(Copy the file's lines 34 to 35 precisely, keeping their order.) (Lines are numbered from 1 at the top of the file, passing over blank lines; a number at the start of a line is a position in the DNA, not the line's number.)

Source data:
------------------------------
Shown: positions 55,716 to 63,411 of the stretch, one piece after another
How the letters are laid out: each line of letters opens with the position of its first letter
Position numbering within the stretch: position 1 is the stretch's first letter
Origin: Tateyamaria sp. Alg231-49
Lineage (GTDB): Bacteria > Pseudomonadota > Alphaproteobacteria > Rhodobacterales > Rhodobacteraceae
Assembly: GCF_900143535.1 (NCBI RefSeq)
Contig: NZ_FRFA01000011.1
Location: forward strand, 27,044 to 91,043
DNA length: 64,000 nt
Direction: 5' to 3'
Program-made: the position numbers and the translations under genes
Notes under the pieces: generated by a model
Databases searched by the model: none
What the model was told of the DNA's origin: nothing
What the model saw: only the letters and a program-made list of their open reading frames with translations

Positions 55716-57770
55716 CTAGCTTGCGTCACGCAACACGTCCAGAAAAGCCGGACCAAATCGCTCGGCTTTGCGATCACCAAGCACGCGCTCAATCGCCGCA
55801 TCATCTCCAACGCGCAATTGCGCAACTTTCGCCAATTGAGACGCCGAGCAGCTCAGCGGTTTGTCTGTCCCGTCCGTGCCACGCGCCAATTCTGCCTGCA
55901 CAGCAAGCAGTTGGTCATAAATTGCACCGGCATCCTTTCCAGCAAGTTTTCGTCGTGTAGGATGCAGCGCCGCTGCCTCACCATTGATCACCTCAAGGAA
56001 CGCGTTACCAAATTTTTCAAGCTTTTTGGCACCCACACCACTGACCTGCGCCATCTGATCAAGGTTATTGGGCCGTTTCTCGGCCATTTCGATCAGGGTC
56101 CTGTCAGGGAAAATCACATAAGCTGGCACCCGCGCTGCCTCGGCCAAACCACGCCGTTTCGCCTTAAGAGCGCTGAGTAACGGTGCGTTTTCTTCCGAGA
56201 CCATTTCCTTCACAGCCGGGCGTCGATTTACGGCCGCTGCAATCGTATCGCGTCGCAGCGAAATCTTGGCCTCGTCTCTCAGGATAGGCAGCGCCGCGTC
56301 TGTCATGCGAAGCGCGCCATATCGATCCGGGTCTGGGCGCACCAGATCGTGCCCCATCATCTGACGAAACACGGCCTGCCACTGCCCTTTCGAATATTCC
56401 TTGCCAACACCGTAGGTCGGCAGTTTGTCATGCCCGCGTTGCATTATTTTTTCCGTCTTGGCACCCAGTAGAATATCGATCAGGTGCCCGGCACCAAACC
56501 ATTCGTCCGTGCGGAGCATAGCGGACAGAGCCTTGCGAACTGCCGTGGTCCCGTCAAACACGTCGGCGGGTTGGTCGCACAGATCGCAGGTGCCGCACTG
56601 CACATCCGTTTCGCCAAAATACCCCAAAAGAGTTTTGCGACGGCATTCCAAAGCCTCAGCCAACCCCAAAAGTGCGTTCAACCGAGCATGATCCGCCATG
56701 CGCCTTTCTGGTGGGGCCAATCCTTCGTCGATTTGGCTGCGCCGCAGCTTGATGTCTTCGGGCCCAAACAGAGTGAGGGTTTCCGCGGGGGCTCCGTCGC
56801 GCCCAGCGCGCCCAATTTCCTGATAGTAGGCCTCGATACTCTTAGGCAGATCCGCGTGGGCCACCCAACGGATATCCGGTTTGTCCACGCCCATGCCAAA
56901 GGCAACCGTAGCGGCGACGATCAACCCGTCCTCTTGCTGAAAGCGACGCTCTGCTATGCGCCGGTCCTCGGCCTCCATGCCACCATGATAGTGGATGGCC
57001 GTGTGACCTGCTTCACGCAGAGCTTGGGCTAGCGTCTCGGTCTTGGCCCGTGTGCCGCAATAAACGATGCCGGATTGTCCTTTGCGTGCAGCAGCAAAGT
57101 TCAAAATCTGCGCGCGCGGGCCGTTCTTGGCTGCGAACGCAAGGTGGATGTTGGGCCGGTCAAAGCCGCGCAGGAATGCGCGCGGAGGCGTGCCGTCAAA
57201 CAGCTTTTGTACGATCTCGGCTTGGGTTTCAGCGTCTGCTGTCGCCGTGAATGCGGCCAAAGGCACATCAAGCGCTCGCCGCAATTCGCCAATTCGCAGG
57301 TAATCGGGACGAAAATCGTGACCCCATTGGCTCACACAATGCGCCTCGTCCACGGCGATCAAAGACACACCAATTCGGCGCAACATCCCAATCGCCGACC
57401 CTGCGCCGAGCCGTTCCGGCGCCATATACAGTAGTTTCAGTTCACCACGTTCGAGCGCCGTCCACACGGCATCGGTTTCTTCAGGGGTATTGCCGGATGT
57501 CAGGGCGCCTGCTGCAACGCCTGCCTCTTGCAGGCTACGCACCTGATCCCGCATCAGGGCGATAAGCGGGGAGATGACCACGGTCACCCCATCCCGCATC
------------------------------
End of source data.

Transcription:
57401 CTGCGCCGAGCCGTTCCGGCGCCATATACAGTAGTTTCAGTTCACCACGTTCGAGCGCCGTCCACACGGCATCGGTTTCTTCAGGGGTATTGCCGGATGT
57501 CAGGGCGCCTGCTGCAACGCCTGCCTCTTGCAGGCTACGCACCTGATCCCGCATCAGGGCGATAAGCGGGGAGATGACCACGGTCACCCCATCCCGCATC